Yes? Then walk away, you did your job. If your answer is no, then use this painful moment to re-evaluate. But that’s another blog.

Now for a few things you can do when a review upsets you:

A. Eat chocolate. Lots of chocolate or whatever your indulgence of choice is.

B. Complain to your significant other.

C. Talk to write friends who “get it” and also, who will remind you that you’re a great writer.

D. Write another amazing book.

I want to close with this:  A huge and sincere THANK YOU to all reviewers!

6 comments to “Reviewers Deserve Our Support”

  1. Silver James
    Comment
    1
      · June 30th, 2021 at 7:05 am · Link

    This is why I no longer belong to RWA:

    “…a nasty social media attack. I see a lot of this going on, some in the book world, but a lot of it in other spaces. The attacker gets a lot of attention that way.”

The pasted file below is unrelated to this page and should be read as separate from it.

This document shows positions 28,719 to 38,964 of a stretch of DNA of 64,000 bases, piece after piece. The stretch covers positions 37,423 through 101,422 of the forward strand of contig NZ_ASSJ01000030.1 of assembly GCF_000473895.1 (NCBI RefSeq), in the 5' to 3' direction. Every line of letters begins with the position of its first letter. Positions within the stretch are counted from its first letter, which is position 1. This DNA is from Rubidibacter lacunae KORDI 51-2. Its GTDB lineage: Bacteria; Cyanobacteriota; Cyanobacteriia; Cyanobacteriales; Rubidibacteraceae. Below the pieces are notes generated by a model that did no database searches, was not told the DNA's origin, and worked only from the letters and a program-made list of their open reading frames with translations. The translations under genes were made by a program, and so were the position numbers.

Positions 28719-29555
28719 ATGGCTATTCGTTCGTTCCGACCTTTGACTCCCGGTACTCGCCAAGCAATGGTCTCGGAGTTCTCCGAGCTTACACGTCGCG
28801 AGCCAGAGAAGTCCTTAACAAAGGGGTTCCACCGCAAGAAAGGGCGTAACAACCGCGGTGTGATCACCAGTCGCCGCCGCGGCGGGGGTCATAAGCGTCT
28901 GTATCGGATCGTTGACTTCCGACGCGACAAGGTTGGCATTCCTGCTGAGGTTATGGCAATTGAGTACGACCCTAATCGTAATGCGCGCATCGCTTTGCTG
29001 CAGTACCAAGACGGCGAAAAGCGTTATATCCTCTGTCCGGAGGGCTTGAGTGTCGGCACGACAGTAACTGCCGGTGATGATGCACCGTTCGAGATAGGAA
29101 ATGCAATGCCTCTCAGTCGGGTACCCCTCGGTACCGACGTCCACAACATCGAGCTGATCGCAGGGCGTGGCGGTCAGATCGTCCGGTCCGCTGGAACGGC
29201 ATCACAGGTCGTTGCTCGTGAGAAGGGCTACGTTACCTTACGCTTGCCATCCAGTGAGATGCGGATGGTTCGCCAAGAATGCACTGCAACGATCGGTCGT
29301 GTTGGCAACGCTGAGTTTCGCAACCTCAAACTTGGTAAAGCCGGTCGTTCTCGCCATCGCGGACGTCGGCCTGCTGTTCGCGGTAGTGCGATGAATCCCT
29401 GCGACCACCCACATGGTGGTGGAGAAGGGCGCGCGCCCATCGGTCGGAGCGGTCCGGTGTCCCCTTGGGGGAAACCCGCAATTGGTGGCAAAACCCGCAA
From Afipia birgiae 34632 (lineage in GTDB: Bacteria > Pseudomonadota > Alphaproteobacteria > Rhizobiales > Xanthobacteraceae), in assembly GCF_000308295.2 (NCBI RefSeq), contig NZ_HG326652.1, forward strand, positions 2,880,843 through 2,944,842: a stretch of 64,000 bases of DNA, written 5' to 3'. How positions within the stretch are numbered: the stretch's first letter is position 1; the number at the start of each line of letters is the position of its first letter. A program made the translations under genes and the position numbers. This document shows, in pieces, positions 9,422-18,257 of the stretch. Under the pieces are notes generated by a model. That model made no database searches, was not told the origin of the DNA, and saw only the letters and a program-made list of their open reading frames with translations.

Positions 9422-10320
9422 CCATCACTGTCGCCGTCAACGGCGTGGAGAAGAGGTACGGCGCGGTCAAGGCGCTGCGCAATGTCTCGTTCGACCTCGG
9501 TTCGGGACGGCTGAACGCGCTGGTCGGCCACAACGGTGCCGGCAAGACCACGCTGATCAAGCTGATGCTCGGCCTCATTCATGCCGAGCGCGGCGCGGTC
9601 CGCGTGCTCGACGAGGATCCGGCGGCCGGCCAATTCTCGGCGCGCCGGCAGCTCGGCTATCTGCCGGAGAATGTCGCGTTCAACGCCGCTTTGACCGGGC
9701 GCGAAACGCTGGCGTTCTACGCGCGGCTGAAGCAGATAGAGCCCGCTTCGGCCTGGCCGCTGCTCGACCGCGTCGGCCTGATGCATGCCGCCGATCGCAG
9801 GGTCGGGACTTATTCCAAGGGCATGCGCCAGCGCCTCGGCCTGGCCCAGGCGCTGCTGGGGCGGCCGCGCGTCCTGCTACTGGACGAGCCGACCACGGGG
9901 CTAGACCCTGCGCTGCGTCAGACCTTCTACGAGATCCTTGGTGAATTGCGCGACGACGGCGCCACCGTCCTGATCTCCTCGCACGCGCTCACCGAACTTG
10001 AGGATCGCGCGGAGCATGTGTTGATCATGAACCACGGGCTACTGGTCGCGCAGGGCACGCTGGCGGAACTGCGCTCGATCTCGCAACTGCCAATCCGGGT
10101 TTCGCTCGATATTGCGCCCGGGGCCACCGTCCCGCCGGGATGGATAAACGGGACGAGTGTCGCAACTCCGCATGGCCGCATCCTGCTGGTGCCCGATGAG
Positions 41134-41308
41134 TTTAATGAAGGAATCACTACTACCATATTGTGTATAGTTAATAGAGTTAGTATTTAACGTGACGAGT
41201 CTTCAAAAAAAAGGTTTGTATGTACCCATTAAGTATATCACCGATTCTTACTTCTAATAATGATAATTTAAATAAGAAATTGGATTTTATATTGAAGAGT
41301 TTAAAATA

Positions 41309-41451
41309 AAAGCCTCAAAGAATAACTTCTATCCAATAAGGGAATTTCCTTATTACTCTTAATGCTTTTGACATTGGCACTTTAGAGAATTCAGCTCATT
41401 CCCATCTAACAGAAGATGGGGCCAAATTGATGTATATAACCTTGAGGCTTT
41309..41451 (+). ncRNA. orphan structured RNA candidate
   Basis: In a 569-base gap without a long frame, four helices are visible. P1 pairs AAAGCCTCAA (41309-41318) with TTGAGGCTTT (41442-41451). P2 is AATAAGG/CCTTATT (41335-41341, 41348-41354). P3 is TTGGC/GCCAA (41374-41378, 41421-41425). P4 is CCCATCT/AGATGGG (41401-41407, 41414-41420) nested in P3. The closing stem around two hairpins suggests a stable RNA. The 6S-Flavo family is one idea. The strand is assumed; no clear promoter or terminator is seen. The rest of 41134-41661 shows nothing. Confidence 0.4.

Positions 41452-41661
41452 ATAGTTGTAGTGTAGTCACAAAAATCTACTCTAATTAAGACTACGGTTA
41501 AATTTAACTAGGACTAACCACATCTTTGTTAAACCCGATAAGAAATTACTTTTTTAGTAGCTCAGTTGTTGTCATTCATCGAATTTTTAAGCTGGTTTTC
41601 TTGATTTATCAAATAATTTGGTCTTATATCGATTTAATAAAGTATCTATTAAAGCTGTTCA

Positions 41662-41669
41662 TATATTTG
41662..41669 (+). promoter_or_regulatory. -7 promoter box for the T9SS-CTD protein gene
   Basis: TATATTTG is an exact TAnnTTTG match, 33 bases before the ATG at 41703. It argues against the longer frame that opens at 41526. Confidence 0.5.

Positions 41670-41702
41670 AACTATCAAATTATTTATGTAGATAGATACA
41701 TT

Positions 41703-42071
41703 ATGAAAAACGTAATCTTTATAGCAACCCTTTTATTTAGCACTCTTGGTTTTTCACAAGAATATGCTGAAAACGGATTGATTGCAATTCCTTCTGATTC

I do respect reviewers. And if they don’t like my book, cool. There are a lot books (and authors) that I don’t enjoy reading. I don’t write to the mass market. I probably should, but I just…can’t. For reasons that aren’t for public consumption.

    That said, I have issues with reviewers with political/personal agendas who go after authors and books. Those are much harder to ignore and walk away from. Still, you’re right. It’s best not to engage. I’ve walked away from a bunch in the last two years.

    You’re right. There’s so much ugliness in the world and the cancel culture is a cancer on our profession and in our lives. Awesome topic today, Jen. And brave of you to bring it up! 🥰